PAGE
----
If you are new to property investing, you may be familiar with the term “hard money loan,” but you may not be aware of how it works. In general terms, hard money loans come from a private individual (or group of individuals) for the purpose of a real estate transaction. Hard money loans work well in certain situations. Before you decide if a hard money loan is right for you, educate yourself on the key terms associated with this type of financing.
Loan to Value (LTV) Ratio
LTV is calculated by taking the loan amount and dividing it by the property’s value. For example, a loan of $200,000 on a property worth $250,000 has an LTV of 80%. Ideally, hard money lenders like to see LTV in the 65-75% range.
After Repair Value (ARV)
Because hard money loans are not coming from banks, the criteria by which the investors judge the likely success of the deal are different. Some hard money lenders will look at the ARV, which is the estimated value once the rehab work has been completed. ARV-based loans have more risk for the lender, and therefore may carry a higher interest rate than if the terms of the deal are based on LTV.
Just with traditional lending, the interest rate impacts your bottom line. The difference, however, is in how much interest the typical hard money lender charges. Where a bank may charge interest around 4.5%, with hard money you are looking at around 10-16%. That is clearly a substantial difference. However, you must factor in how much faster you can close on a hard money loan as compared to the typical bank closing time frame. Also, since the goal is to flip the property quickly, ideally you will be paying back that hard money loan quickly enough that it will not cost you a lot in interest.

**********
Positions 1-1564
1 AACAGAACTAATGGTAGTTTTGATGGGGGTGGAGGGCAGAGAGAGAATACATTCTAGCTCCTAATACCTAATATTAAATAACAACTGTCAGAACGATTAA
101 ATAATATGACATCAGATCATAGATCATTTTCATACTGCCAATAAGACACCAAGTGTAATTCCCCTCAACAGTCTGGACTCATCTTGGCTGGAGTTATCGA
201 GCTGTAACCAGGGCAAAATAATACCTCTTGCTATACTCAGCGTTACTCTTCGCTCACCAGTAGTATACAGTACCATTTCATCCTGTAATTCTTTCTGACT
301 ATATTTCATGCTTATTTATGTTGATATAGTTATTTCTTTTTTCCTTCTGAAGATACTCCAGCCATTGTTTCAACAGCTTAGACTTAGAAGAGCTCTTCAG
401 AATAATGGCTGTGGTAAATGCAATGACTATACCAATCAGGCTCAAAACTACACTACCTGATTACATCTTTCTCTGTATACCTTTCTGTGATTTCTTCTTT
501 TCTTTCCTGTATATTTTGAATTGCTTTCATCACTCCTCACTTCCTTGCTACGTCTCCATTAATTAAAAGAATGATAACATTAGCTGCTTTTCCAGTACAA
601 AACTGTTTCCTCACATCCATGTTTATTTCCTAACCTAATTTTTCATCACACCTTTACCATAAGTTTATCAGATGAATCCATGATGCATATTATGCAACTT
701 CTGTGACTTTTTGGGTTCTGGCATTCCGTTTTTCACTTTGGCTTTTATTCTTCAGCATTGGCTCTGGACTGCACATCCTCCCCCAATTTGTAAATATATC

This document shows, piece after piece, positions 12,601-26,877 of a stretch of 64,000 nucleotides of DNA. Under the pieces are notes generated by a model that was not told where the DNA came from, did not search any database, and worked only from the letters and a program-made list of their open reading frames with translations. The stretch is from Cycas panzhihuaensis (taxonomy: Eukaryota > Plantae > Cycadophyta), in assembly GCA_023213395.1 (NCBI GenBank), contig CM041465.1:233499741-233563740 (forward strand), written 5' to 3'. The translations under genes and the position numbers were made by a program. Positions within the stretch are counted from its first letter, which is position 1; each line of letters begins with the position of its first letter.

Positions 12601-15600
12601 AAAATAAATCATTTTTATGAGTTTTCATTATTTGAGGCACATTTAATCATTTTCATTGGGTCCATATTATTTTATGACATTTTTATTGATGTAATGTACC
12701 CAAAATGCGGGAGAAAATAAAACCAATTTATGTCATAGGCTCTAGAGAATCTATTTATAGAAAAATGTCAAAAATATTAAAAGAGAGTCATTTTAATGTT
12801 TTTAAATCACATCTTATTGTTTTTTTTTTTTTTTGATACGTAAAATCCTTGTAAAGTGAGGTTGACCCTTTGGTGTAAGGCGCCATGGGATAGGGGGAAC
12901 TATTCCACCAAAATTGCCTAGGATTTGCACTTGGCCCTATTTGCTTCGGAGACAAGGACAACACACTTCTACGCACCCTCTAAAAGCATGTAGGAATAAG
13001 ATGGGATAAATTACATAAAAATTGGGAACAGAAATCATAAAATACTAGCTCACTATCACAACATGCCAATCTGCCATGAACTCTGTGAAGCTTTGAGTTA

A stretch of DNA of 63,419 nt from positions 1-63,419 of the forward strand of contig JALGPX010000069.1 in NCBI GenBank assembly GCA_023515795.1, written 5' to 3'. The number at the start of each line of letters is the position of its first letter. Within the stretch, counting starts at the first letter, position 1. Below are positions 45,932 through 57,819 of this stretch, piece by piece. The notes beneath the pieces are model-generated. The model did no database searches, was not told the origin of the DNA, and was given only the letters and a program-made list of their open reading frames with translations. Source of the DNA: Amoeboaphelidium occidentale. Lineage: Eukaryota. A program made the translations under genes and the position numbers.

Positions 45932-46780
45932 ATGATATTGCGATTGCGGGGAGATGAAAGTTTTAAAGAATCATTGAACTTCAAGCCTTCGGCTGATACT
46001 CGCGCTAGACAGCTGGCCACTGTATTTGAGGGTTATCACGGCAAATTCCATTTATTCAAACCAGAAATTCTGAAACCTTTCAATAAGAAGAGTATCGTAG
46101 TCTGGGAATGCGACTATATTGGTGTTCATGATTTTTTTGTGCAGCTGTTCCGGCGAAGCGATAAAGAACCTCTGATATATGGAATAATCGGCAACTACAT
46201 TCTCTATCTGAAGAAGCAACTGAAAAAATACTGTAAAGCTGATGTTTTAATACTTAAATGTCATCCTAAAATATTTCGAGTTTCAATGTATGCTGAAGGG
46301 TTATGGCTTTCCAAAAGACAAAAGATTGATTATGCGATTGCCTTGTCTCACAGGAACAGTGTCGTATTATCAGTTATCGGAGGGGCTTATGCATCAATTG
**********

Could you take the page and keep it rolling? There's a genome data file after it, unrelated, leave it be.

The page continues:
Points are the fees you must pay to the lender for borrowing the money. A point is 1% of the loan amount. Typical hard money lenders charge between 2 and 6 points per loan. Often, lenders add this fee to the loan amount. On a $200,000 loan, 4 points comes out to an additional $8,000 added to that loan.
Hard money lenders want to get in and out of their deals quickly. This is why they generally only lend to property rehabbers and flippers. Terms on hard money loans are usually between 3 months and 1 year. Each day you don’t repay that loan, you are accruing interest. You must factor this into your budget. Also, realistic about how long it will take you to complete the work, list the property, and close a deal. If you fail to repay your loan on time, you may be forced to pay additional penalties.
Again, because hard money lenders are individuals and groups, rather than banks, you will find a range of loan minimums and maximums. Do your research. Some may stipulate a minimum, others a maximum. They all have their own business strategies and frameworks within which they operate. You will need to find a lender that can work within your target loan amount.
Hard money lending has become more popular in recent years, which means it is easy to find a lender. A quick Google search, or a conversation with your real estate agent contacts, should get you pointed in the right direction. Real estate investor clubs and conventional mortgage brokers can also be great resources. You can decide if this option is right for you once you understand the terms and talk to lenders.